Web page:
We know that ultraviolet light from the sun or a tanning bed can increase skin cancer risk.
But what about UV light from the lamps used to dry your nails at the salon?
A recent study found that UV nail dryers can lead to DNA damage and cell mutations.
“Research shows ultraviolet light from UV nail dryers can cause DNA damage in the cells, just like ultraviolet light from the sun,” explained Dr. Melissa Piliang, a dermatologist for Cleveland Clinic. “What we don’t yet know is how that translates into individual people and potential skin cancer risk.”
Although more research is needed, there are some precautions you can take when using UV nail dryers after a gel manicure.
Piliang, who did not take part in the study, recommends applying sunscreen to your hands about 20 minutes before a nail appointment.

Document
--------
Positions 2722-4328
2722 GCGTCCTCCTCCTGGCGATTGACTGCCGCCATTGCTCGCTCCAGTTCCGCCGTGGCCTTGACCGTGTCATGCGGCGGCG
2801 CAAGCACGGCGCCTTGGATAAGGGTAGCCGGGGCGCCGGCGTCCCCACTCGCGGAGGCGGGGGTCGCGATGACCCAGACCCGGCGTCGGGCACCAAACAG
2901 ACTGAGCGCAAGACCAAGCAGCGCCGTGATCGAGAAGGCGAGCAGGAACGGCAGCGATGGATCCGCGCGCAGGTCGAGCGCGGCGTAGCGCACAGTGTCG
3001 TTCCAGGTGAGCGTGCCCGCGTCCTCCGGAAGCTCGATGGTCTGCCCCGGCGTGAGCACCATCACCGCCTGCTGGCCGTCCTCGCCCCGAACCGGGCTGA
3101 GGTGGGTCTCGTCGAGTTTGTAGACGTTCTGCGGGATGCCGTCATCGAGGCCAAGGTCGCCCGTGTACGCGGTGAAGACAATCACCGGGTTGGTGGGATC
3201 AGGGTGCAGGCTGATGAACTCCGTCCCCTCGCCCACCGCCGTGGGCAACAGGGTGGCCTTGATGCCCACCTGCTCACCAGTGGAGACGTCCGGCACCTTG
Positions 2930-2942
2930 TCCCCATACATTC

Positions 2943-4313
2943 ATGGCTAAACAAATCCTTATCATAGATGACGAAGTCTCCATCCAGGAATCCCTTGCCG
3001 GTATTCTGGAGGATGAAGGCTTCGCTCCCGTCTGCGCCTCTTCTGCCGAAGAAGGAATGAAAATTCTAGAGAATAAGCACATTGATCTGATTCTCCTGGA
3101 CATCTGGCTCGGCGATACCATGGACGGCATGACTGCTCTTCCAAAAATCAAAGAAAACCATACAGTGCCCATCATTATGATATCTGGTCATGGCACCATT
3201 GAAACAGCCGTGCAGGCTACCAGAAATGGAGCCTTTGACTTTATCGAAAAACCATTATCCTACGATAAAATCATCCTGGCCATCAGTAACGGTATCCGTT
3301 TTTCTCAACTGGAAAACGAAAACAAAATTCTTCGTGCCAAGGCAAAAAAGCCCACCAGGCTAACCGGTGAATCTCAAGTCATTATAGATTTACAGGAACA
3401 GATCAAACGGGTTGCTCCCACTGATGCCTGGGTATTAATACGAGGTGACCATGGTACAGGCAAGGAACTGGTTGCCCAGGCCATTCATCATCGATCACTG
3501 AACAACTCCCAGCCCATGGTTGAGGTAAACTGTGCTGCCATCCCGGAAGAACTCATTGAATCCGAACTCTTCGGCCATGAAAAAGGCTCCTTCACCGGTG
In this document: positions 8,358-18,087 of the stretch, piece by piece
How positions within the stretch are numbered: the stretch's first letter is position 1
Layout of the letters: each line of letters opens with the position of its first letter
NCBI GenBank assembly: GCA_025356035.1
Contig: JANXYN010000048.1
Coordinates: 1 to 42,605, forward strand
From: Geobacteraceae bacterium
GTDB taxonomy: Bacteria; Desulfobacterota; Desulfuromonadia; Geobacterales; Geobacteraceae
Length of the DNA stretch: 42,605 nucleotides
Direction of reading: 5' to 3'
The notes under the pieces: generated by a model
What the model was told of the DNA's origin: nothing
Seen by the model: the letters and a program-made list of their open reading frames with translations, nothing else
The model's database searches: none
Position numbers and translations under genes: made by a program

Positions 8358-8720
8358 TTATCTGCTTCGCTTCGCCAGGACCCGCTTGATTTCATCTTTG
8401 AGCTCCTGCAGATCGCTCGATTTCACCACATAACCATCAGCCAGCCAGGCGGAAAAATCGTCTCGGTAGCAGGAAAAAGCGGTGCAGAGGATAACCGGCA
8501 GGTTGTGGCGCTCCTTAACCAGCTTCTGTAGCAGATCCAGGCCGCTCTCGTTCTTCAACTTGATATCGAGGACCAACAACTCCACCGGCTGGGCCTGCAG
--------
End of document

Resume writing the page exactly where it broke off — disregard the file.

She said to use a broad-spectrum, water-resistant sunscreen with at least an SPF of 30.
You can also wear UV protection gloves, which are made from a UV-resistant material and have holes at the fingertips for your nails.
Taking measures to protect your hands from skin cancer can also help prevent premature aging.
Above all, Dr. Piliang said it’s best to limit your exposure to UV nail dryers.
“If you’re somebody who goes to get a gel manicure for a special occasion, you’re probably OK,” she said. “But if you’re somebody who goes religiously every two weeks to get these gel manicures, you’re probably increasing your risk of skin cancer on your hands.”
Piliang added it’s important for everyone to do regular skin checks and bring up anything suspicious to a dermatologist.